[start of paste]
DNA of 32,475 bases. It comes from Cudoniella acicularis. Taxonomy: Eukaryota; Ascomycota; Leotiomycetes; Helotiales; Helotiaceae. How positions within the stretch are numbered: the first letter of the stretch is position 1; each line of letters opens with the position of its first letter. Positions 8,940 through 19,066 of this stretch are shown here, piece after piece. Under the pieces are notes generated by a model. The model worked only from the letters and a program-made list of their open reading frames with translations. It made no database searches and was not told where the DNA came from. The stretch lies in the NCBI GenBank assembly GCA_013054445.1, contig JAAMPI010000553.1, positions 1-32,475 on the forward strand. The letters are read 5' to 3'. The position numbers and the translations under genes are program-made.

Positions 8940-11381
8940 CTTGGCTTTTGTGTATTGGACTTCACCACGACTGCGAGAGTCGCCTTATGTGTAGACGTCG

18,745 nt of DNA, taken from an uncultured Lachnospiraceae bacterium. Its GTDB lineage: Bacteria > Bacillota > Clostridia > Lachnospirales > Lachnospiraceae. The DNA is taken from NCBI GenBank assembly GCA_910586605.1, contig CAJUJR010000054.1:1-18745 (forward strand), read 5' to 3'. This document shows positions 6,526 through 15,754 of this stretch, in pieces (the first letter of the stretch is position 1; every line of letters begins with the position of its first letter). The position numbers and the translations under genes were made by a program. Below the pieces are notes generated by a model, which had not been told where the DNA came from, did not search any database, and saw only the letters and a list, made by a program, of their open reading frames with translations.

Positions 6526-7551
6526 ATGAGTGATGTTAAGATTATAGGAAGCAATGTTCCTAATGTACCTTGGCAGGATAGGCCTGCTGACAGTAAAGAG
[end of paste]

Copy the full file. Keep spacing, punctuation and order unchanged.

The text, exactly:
DNA of 32,475 bases. It comes from Cudoniella acicularis. Taxonomy: Eukaryota; Ascomycota; Leotiomycetes; Helotiales; Helotiaceae. How positions within the stretch are numbered: the first letter of the stretch is position 1; each line of letters opens with the position of its first letter. Positions 8,940 through 19,066 of this stretch are shown here, piece after piece. Under the pieces are notes generated by a model. The model worked only from the letters and a program-made list of their open reading frames with translations. It made no database searches and was not told where the DNA came from. The stretch lies in the NCBI GenBank assembly GCA_013054445.1, contig JAAMPI010000553.1, positions 1-32,475 on the forward strand. The letters are read 5' to 3'. The position numbers and the translations under genes are program-made.

Positions 8940-11381
8940 CTTGGCTTTTGTGTATTGGACTTCACCACGACTGCGAGAGTCGCCTTATGTGTAGACGTCG

18,745 nt of DNA, taken from an uncultured Lachnospiraceae bacterium. Its GTDB lineage: Bacteria > Bacillota > Clostridia > Lachnospirales > Lachnospiraceae. The DNA is taken from NCBI GenBank assembly GCA_910586605.1, contig CAJUJR010000054.1:1-18745 (forward strand), read 5' to 3'. This document shows positions 6,526 through 15,754 of this stretch, in pieces (the first letter of the stretch is position 1; every line of letters begins with the position of its first letter). The position numbers and the translations under genes were made by a program. Below the pieces are notes generated by a model, which had not been told where the DNA came from, did not search any database, and saw only the letters and a list, made by a program, of their open reading frames with translations.

Positions 6526-7551
6526 ATGAGTGATGTTAAGATTATAGGAAGCAATGTTCCTAATGTACCTTGGCAGGATAGGCCTGCTGACAGTAAAGAG